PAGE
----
The PUK's support based lay primarily in the southern Sulemaniyah province of Iraqi Kurdistan and attracted more intellectual, leftist and liberal supporters. The party also maintained more cordial relations with the Kurdistan Workers Party (PKK) in Turkey, who shared the PUK's hostility to the KDP's tribalism.
Throughout the 80s and 90s the Talabani-led PUK and its Peshmerga forces fought with the Iraqi government under Saddam Hussein. In 1991, along with the KDP, they helped secure a no-fly zone over Iraqi Kurdistan from the US and set about creating the de facto autonomous region that would later evolve into the Kurdistan Regional Government (KRG).
We are saddened for Mam Jalal Talabani's pass away. Kurdistan in this juncture needed more than before his wisdom and excellent cooperation with Presdient Barzani to lead post referandum process. Rest In Peace pic.twitter.com/swIeCtxVzU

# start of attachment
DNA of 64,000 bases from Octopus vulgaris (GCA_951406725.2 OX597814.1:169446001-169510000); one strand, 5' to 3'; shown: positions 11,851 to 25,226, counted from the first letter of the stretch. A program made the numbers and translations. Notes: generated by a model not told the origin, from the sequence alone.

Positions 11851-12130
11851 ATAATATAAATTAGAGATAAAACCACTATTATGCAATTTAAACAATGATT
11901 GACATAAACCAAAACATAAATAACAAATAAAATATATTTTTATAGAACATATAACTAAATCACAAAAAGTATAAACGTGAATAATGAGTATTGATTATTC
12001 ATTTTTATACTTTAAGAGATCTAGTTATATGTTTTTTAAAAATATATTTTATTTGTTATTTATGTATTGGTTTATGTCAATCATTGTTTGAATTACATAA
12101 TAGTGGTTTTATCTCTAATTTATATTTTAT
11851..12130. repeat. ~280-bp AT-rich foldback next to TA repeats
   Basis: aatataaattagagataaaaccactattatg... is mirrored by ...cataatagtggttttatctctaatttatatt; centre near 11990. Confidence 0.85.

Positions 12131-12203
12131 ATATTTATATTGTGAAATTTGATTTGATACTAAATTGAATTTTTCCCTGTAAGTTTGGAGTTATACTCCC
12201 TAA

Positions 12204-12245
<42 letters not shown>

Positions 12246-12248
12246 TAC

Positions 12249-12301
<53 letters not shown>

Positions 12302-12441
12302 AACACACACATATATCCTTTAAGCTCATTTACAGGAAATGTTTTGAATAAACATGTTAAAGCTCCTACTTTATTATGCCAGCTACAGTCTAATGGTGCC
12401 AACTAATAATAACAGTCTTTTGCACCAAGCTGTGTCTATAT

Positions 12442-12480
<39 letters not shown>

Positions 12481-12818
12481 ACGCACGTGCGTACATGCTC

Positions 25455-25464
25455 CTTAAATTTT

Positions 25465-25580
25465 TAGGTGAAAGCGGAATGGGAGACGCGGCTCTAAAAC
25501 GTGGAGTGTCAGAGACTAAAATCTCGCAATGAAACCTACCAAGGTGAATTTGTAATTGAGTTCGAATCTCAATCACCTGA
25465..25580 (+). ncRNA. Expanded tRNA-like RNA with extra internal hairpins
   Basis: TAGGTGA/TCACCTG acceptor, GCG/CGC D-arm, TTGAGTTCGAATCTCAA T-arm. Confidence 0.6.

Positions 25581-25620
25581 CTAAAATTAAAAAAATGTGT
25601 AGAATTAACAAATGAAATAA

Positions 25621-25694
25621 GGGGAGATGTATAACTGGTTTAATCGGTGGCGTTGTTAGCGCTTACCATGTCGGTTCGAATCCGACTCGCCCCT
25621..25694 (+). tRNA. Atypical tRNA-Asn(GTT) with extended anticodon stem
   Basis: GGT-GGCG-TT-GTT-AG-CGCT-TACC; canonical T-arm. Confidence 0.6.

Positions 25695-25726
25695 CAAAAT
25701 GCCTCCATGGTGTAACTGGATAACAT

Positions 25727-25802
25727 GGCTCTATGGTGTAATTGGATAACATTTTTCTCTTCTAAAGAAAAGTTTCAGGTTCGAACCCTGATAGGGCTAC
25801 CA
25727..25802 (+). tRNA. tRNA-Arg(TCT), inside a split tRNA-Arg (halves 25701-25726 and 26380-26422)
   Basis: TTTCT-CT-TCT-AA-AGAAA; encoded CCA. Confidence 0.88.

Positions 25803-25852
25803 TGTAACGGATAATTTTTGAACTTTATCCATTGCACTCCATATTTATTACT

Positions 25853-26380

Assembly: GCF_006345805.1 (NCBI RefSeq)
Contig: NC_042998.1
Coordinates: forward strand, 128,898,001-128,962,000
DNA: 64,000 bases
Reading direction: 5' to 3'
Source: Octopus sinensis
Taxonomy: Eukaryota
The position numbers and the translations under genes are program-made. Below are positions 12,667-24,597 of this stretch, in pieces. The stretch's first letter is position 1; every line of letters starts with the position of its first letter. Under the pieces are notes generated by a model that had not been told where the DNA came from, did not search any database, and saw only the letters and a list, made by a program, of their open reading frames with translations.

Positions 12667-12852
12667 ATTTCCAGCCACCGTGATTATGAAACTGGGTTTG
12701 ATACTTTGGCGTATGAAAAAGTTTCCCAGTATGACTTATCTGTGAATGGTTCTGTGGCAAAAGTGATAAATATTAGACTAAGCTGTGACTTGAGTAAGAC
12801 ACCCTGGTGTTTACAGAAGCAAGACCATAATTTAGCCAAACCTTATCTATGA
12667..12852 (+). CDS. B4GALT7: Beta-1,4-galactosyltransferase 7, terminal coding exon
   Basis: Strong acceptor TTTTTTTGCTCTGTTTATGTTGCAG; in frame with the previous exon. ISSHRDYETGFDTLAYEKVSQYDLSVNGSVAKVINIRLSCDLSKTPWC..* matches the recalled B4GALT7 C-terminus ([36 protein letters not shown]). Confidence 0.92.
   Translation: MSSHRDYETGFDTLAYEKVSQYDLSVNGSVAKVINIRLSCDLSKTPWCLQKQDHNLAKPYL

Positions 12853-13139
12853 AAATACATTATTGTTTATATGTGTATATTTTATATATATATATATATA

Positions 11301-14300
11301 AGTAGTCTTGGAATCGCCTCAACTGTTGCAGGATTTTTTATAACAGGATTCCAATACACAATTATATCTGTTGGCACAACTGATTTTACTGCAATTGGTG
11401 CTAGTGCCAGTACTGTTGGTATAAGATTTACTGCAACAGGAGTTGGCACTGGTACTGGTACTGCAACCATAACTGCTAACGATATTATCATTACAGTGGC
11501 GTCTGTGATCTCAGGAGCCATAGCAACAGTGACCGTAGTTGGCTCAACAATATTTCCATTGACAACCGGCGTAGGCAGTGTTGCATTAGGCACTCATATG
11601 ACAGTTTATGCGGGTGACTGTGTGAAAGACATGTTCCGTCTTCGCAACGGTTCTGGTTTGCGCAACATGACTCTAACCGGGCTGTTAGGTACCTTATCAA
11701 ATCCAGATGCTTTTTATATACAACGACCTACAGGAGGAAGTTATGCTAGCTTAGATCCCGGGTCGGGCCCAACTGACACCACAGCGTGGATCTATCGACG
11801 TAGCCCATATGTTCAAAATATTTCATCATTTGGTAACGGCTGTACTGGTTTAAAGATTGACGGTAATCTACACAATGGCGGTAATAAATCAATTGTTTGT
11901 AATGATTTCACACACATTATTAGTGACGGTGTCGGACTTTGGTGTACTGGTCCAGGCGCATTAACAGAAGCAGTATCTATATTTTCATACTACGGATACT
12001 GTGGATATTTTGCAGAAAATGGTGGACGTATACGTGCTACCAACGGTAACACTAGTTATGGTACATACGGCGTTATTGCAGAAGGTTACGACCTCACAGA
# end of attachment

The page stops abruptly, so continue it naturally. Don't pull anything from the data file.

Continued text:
— Hemin Hawrami (@heminhawrami) October 3, 2017
In 1994, clashes broke out between the PUK and KDP leading to a civil war which saw thousands killed and drew in neighbouring powers Iran and Turkey, the latter allied to the KDP in an attempt to crush the PUK's allies, the PKK.
After foreign intervention, calm was eventually restored, and after the 2003 invasion of Iraq - which was praised by Talabani as a "courageous decision" by then US President George Bush - Kurdish autonomy was finally officially embedded in the Iraqi constitution.
In 2005, Talabani was elected as the first non-Arab president of Iraq, as part of the ethno-religious framework which saw the presidency reserved for a Kurd.